ROBERT SIEGEL, host:
The economy is growing again. The gross domestic product expanded at an annual rate of 3.5 percent in the third quarter. Today, President Obama said he is gratified by the latest numbers.
President BARACK OBAMA: This is obviously welcome news, and affirmation that this recession is abating and the steps we've taken have made a difference. But I also know that we've got a long way to go.
SIEGEL: NPR's Tamara Keith tells us why the path ahead is still such a long one.
TAMARA KEITH: By the numbers, the recovery is pretty remarkable. At the beginning of this year, GDP was down more than 6 percent. Now, it's up more than 3; it's a nearly 10-point swing. But we have to remember, the economy is getting a lot of help from the government: Cash for Clunkers, the first-time homebuyer tax credit, stimulus projects, a fed fund's rate at near 0 percent, and artificially low mortgage rates.
Ms. CHRISTINA ROMER (Chairperson, Council of Economic Advisors): Absolutely, it's a big part of the turnaround that we've seen.
KEITH: Christina Romer is chair of the president's Council of Economic Advisors.
MS. ROMER: The way this is supposed to work, is the government fills the gap until the private sector comes back. And I think we are starting to see some good signs.
KEITH: But if you take out Cash for Clunkers and the homebuyer tax credit, that GDP number starts to look less impressive. John Silvia, chief economist at Wells Fargo, says the big question is whether this recovery will be sustainable once the government starts to pull out.
Mr. JOHN SILVIA (Chief Economist, Wells Fargo Securities): The patient, at some point in time, has to get up out of bed and stand on their own two feet. Now, they may be little wobbly, but to continue to supply support to the marketplace is probably going to create a false sense.
KEITH: So, going forward, Silvia and other economists expect economic growth will be more tame. And there's another issue: unemployment. A report out this morning showed 530,000 people applied for unemployment benefits last week. It was a slight improvement from the week before. But less bad isn't actually that good. Just ask Frank Zeleny(ph).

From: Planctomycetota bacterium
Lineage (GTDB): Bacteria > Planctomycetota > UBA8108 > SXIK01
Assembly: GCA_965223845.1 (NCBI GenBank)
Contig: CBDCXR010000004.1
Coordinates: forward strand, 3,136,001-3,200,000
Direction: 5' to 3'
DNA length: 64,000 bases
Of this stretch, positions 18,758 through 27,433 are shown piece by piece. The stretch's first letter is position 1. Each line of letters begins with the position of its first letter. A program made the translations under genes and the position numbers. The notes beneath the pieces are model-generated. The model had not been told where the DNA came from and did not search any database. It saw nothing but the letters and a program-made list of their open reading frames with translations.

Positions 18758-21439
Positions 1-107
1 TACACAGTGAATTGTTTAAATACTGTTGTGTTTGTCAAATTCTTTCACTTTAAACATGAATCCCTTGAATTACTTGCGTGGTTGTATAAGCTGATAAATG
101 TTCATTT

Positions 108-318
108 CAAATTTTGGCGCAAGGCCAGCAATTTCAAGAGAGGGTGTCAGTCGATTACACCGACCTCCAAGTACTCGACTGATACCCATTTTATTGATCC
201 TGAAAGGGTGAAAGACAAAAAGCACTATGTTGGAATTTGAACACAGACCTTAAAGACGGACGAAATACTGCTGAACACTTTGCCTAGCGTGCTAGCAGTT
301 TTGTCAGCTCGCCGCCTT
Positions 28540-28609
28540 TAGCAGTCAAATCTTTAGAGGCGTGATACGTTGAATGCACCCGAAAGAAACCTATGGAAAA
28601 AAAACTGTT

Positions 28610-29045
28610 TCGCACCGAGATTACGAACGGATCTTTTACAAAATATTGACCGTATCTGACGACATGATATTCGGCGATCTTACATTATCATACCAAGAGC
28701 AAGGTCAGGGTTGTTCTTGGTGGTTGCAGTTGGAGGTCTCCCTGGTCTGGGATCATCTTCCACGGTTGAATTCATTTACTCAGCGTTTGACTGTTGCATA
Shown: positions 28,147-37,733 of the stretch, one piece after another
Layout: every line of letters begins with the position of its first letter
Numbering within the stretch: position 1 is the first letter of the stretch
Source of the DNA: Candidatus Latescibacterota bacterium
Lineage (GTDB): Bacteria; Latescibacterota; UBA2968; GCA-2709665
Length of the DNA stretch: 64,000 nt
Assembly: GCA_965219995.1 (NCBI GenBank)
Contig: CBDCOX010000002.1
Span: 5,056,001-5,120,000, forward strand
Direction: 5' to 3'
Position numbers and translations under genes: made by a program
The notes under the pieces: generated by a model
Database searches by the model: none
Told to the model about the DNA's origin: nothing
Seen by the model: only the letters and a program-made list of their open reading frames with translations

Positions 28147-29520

Mr. FRANK ZELENY: My accounting?
(Soundbite of laughter)
Mr. ZELENY: Recession over? No, not anytime in the near future.
KEITH: Eighteen months ago, Zeleny was laid off from his job on Wall Street. He's been trying to find a job ever since, and works a couple days a week as a substitute teacher to get a little income.
Mr. ZELENY: It's catch as catch can. Every morning at 6:30, I wait to see if the phone is going to ring. If it does, it's a good day. If it doesn't, oh well, go out and rake the yard.
Mr. NARIMAN BEHRAVESH (Economist, IHS Global Insight): The reality is that the jobs recession hasn't ended, even though the GDP recession, the economic recession has ended.
KEITH: Nariman Behravesh is an economist at IHS Global Insight.
Mr. BEHRAVESH: And unfortunately, the employment picture always lags the recovery by three to six months. So it will take a little bit longer before both households and businesses feel comfortable and confident that the recovery has legs, so to speak.
KEITH: That's been the pattern in the last several recessions. John Silvia, at Wells Fargo, says we need to keep these mixed economic signals in perspective.
Mr. SILVIA: You need to congratulate yourself because you just made it through probably the toughest recession since World War II. So going forward, OK, we may not have boom times right away, but we still have economic growth. That'll lead the job growth, and things are getting better.
KEITH: Too soon, he says, for champagne. But you might want to have some on hand for that day when it's clear the job market is back.
Tamara Keith, NPR News, Washington.
NPR transcripts are created on a rush deadline by Verb8tm, Inc., an NPR contractor, and produced using a proprietary transcription process developed with NPR. This text may not be in its final form and may be updated or revised in the future. Accuracy and availability may vary. The authoritative record of NPR’s programming is the audio record.